Minimizing cybersecurity risk – Understanding the How-To aspect

May 6, 2020


With great data, comes great responsibility.

From 2013 to 2019, there have been 5 massive cyberattacks that have resulted in breach of information of more than 400 million users, each time. Yahoo, First American Fin Corp, Facebook, Marriott International, these are some of the biggest international corporates, and all of them have been recent victims. However, individual users should in no way use these cases as an excuse to be an ostrich in the sand as they too are vulnerable. Considering the massive amount of personal, financial, social and biometric data that crowds the digital world, the importance of implementing strong cybersecurity is greater than ever before.

Connectivity begets vulnerability

The world is getting connected at the speed of thought. India alone is estimated to be the home to 700 million smartphone users by 2022! Reduced data consumption costs further boost connectivity, and leads to increased security vulnerabilities. This requires a more refined approach to cybersecurity that guarantees more protection, detection, analysis and performance. As enterprises incorporate IoT technology in the midst and smartphones assume the central role in day-to-day activities, a detailed blueprint to deal with cyber-threats is required. So what are the fundamental steps one can take to ensure better security?

Avoid pop-ups, unknown e-mails and links – One of the basic online hygiene for employees and entrepreneurs is to completely avoid clicking on pop-ups and e-mails from unknown and unverified sources. Also, enterprises should put in place strong policies about connecting unsecured devices to the enterprise networks. Considering the advent of IoT and improvement in machine-to-machine interaction, unsecured devices need to be minimized within an enterprise digital boundary as they can easily compromise the security status of others.

Protection from Malware and viruses – In a recently published report, Quick Heal Security Labs identified over 3.3 million malware, potentially unwanted applications and Adware on Android OS during 2018 – most of which were trojanized fake applications. The Bring Your Own Device (BYOD) culture being adopted by enterprises also increases this risk.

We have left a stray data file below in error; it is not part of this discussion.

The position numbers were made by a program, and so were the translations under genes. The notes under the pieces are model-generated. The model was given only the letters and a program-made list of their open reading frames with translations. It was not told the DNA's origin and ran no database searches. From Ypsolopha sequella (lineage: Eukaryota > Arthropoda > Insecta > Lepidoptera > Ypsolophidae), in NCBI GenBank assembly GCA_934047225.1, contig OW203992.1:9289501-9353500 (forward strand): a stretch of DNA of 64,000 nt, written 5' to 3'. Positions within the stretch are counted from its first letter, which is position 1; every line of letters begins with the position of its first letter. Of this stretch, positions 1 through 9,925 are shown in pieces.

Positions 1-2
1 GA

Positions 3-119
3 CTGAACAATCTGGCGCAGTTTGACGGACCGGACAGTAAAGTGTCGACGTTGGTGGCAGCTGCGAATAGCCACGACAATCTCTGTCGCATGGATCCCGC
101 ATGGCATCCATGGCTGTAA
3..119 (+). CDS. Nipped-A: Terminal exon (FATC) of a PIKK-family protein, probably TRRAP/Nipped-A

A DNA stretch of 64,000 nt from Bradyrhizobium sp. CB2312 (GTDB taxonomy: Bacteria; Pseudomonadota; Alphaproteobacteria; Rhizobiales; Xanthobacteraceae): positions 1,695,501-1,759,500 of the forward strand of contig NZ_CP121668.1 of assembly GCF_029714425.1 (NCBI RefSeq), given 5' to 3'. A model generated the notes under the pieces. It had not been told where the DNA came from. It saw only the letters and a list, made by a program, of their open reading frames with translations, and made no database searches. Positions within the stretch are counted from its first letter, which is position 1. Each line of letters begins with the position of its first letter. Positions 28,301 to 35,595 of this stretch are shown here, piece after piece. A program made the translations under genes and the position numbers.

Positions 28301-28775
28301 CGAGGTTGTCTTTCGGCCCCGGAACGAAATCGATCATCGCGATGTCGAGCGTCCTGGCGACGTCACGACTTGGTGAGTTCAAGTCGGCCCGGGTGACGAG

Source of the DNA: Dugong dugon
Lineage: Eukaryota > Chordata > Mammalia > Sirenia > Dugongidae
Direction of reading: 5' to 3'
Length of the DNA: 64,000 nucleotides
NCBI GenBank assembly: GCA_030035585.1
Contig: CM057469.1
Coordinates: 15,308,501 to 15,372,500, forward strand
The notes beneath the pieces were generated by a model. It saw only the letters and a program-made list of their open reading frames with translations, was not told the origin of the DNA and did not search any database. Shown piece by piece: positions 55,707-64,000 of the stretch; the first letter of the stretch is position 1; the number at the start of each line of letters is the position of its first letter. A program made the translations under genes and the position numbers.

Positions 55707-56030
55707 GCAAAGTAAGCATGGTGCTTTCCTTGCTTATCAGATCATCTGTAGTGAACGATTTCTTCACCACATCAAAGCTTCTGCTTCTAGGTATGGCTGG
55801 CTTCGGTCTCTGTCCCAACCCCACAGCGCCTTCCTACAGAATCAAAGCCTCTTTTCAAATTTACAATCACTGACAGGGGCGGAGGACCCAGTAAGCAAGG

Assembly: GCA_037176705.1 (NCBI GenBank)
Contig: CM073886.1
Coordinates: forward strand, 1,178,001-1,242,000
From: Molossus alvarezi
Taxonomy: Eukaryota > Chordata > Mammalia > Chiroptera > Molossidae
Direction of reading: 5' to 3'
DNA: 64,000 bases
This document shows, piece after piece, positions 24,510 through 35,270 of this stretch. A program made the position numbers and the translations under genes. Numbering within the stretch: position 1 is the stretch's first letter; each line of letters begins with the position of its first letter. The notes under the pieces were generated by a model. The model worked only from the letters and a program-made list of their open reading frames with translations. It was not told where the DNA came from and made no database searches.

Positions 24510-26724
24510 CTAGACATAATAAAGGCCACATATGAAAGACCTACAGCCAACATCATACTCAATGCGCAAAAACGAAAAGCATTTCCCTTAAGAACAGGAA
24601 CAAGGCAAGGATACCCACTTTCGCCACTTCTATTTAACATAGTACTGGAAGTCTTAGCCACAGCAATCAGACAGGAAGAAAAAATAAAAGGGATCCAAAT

Better password protection and identification – Enterprise Security and Mobility Management solutions need to incorporate better security thresholds within their framework. For instance, face/fingerprint sensors are definitely a better option than password protection. Bio-metric identification enhances the privacy of accessing workspaces and systems immensely. For enterprises still implementing password protection, the inputs used should be as fragmented and random as possible, reducing the probability of patterns to emerge.

Preventive mechanisms – Lastly, enterprises and individuals should keep fundamental protective mechanisms always on, and frequently check the vulnerability alerts. For centrally protected enterprises without individual system armors, it is important to keep updating the central security mechanism to protect against new viruses. Also, organizations should carry out cybersecurity drills and train the employees to identify and deal with basic security issues at their own to ensure risk is minimized at an initial stage before it assumes epic proportions. Governments, policy makers, and regulators are increasingly prioritizing cybersecurity and the need to protect the new oil-data. Recent large-scale implementations, such as the EU-GDPR, mark this change in both public and policy sentiment. However, the first step begins within our enterprises, homes and public facilities, and most importantly, in our own minds as we consciously seek to become more aware about protecting our own information.

Disclaimer: The opinions expressed within this article are the personal opinions of the author. The facts and opinions appearing in the article do not reflect the views of DLAI and DLAI does not assume any responsibility or liability for the same